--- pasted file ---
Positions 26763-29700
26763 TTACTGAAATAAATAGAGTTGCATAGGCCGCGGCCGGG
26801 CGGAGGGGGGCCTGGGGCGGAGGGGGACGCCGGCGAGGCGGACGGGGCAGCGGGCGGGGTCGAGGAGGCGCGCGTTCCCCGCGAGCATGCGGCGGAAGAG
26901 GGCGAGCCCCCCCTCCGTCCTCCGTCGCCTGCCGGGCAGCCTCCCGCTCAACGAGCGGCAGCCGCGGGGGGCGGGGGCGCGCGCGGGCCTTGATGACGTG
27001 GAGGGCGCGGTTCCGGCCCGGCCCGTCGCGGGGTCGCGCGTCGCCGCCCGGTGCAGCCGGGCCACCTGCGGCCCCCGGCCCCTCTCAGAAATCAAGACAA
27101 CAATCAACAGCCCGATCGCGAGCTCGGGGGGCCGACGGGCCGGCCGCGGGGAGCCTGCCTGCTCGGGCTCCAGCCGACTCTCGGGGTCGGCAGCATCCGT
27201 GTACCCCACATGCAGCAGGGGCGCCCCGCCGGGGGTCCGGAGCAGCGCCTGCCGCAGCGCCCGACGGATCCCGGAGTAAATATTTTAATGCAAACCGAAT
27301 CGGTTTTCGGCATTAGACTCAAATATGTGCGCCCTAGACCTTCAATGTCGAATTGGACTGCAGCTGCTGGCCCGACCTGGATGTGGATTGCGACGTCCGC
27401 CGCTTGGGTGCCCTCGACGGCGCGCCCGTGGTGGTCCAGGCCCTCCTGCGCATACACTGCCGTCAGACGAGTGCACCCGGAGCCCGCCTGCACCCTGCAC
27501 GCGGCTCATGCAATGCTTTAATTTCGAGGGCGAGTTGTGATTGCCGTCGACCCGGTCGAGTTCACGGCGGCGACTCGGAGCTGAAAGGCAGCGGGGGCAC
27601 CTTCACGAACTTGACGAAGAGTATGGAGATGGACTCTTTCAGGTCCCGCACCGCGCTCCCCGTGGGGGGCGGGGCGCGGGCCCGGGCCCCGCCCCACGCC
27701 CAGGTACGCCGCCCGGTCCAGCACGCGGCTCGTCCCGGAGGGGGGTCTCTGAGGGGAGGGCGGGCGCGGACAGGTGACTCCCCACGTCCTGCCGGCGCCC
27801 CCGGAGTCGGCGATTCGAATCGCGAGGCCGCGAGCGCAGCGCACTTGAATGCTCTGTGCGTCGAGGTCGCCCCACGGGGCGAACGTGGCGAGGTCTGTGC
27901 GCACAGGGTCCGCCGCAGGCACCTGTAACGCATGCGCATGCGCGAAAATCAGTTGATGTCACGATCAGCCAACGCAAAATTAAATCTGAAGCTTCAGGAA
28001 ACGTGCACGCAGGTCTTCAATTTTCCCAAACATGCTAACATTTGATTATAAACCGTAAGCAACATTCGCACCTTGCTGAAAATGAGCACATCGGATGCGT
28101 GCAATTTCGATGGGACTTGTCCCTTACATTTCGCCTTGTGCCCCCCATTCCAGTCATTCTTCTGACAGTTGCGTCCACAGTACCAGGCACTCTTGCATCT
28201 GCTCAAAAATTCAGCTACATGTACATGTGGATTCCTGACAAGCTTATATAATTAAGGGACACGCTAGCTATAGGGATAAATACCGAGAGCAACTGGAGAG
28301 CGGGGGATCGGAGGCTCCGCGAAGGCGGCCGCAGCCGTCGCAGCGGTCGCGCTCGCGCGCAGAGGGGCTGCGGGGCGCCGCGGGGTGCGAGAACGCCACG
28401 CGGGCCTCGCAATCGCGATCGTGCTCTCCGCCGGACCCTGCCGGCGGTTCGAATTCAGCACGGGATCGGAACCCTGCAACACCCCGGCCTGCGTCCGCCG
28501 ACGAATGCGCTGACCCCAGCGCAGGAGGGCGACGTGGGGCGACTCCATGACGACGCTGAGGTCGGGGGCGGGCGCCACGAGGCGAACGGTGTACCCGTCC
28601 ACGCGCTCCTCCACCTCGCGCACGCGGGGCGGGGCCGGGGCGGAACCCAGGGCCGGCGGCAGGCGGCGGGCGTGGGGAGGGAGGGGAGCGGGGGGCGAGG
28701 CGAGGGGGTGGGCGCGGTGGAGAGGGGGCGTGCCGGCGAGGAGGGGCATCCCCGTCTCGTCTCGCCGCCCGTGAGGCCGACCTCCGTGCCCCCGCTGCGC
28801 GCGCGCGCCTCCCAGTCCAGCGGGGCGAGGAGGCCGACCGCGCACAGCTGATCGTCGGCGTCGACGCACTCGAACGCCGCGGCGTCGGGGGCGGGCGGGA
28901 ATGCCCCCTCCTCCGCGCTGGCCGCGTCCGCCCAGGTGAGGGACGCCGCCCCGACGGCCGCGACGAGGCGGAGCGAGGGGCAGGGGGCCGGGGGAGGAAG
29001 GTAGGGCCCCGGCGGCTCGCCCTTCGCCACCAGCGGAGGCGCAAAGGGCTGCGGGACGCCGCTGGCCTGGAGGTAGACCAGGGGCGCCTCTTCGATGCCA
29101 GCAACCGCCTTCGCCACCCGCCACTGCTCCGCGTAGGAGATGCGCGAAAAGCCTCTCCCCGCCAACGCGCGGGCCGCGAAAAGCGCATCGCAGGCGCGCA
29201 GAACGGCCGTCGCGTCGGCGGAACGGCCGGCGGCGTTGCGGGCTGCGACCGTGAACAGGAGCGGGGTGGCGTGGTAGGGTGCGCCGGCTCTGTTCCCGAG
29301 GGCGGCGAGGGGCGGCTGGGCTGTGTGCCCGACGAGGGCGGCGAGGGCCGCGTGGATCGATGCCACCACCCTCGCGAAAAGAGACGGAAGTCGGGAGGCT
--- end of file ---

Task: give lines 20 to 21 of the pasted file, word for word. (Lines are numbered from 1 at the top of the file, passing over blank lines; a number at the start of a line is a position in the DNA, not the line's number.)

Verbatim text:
28501 ACGAATGCGCTGACCCCAGCGCAGGAGGGCGACGTGGGGCGACTCCATGACGACGCTGAGGTCGGGGGCGGGCGCCACGAGGCGAACGGTGTACCCGTCC
28601 ACGCGCTCCTCCACCTCGCGCACGCGGGGCGGGGCCGGGGCGGAACCCAGGGCCGGCGGCAGGCGGCGGGCGTGGGGAGGGAGGGGAGCGGGGGGCGAGG